London Philharmonic/Jurowski – Mussorgsky, Zimmermann, Raskatov – Sergei Leiferkus sings Songs and Dances of Death

Mussorgsky
Night on a Bare Mountain [original version]Mussorgsky, orch. B. A. Zimmermann
In the Village; On the Southern Shore of the Crimea
Zimmermann
Stille und Umkehr
Raskatov
A White Night’s Dream [LPO co-commission: world premiere]
Mussorgsky, orch. Raskatov
Songs and Dances of Death [UK premiere]

Sergei Leiferkus (baritone)

London Philharmonic Orchestra
Vladimir Jurowski


Reviewed by: Richard Whitehouse

Reviewed: 21 September, 2011
Venue: Southbank Centre, London – Royal Festival Hall

It may have gone through several changes of order, but this first concert in the London Philharmonic’s 2011-12 Season was an unusually well-balanced and considered programme – drawing three distinctive and contrasted composers into a sequence of anticipations and reflections that offered a singular take on 145 years of music.

Sergei LeiferkusWhile not the rarity it once was, the original version of Mussorgsky’s Night on a Bare Mountain (1867) still leaves a startling impression in its abrasive sonorities and oblique handling of ideas which are appreciably regularised in the familiar Rimsky-Korsakov version. Most performances have deployed Stravinskian rhythmic precision through which to convey its overall quirkiness, but Vladimir Jurowski opted for a more flexible approach – thereby bringing out those subtleties that belie the composer’s still-lingering reputation as an inspired amateur. The work thereby gained notably in formal cohesion and expressive depth as a result.

Mussorgsky’s piano output features various miniatures that place his creativity in a very different light, not least the delightful brace composed in 1879 while on a recital tour of Southern Russia and the Crimea. Both In the Village and On the Southern Shore of the Crimea alternate between wistful evocation and lively dance, which aspects are enhanced in the sensitive and restrained arrangements by Bernd Alois Zimmermann – the German composer who spent the immediate post-war years not only defining an idiom but also orchestrating a variety of music for theatre and radio. Rescued from likely oblivion, they would make admirable encores.

A complex and ultimately tragic figure, Zimmermann (1918-70) was further represented by his penultimate work. Described as ‘orchestral sketches’, Stille und Umkehr (1970) assembles modest yet diverse forces for its nine-minute journey around the note D – calmness and evenness of rendition being crucial to its remote yet eventful unfolding. Uniquely among the composer’s later works, quotation and allusion are absent – any implicit references having vanished almost before they can be sensed. With its raptly inward progress over an unyielding blues rhythm on side drum, this is music in which ‘less is more’ could hardly be more appropriate.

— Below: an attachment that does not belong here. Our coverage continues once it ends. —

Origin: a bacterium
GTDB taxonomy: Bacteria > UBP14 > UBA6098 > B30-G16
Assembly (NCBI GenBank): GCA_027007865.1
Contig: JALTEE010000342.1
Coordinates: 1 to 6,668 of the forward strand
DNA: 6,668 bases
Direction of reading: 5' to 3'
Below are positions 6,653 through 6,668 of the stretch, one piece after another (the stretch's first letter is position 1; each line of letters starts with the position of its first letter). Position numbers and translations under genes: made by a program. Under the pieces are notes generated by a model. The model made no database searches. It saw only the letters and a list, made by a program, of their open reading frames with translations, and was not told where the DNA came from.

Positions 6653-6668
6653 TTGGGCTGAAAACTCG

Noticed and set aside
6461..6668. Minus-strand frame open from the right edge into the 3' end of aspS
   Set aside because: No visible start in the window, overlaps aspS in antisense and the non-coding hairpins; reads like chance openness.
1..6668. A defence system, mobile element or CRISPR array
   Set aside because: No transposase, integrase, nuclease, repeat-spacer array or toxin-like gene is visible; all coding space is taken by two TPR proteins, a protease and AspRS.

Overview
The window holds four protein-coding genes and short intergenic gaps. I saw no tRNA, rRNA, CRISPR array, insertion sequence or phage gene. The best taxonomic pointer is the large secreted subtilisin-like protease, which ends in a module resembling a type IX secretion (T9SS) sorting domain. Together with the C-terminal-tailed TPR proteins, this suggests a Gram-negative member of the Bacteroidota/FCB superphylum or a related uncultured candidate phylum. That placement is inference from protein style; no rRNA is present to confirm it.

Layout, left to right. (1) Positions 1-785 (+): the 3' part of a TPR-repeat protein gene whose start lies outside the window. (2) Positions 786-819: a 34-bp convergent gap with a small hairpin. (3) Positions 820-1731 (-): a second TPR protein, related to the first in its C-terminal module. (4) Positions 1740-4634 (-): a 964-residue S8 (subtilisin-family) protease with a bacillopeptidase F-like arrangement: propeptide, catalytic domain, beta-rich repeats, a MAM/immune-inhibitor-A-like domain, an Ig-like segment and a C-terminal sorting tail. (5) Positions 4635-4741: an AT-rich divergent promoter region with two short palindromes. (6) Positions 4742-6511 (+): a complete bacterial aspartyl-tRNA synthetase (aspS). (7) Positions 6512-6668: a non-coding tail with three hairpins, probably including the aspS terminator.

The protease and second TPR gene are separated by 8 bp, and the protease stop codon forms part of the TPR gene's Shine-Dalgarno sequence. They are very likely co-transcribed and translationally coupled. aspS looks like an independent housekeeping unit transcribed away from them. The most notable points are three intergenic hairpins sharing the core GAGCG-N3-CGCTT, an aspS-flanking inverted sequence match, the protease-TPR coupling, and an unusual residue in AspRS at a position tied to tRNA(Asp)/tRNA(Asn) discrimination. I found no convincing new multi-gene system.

Vladimir Jurowski. Photograph: Roman GontcharovAn epithet Alexander Raskatov might have done well to bear in mind when writing A White Night’s Dream (2010). Justifiably acclaimed for his opera A Dog’s Heart when it was staged by English National Opera last year, Raskatov is evidently a composer at home within a variety of expressive contexts. Lasting around 20 minutes, the present piece evokes the ‘white nights’ of the St Petersburg summer defined by such figures as Mussorgsky and Dostoevsky – in music whose parameters are bounded by the array of percussive overtones and string harmonics out of which it emerges. The problems arise when Raskatov attempts to integrate these with more animated or dynamic material, leading to an overly stop-start discourse that frustrates more than it intrigues. Nor are the salient ideas overly distinctive, resulting in expressive stalemate well before the end has arrived. Jurowski drew a potent response from the LPO, but one which failed to vindicate the work as a whole.

Raskatov is perhaps best-known for his painstaking realisation of Alfred Schnittke’s valedictory Ninth Symphony, and his ability to illuminate the music of others was well demonstrated in his orchestration from 2007 of Mussorgsky’s Songs and Dances of Death that rounded off the evening. With its array of tuned percussion as well as keyboards, the starkness of the original could easily have been diluted, though there was no lack of tenderness in the opening ‘Lullaby’, then pathos and irony in the ‘Serenade’ and ‘Trepak’ that follow. Sergei Leiferkus’s mellifluous if not especially penetrating baritone was at times covered over by the orchestra, though he rose impressively to the pitiless fatalism of ‘The Field Marshall’ – prior to which the last of Raskatov’s orchestral interludes amply justified its presence with its vividly Mussorgskian overtones. Not an orchestration likely to supplant that of Shostakovich, maybe, but an eminently worthwhile one that deserves the occasional hearing.


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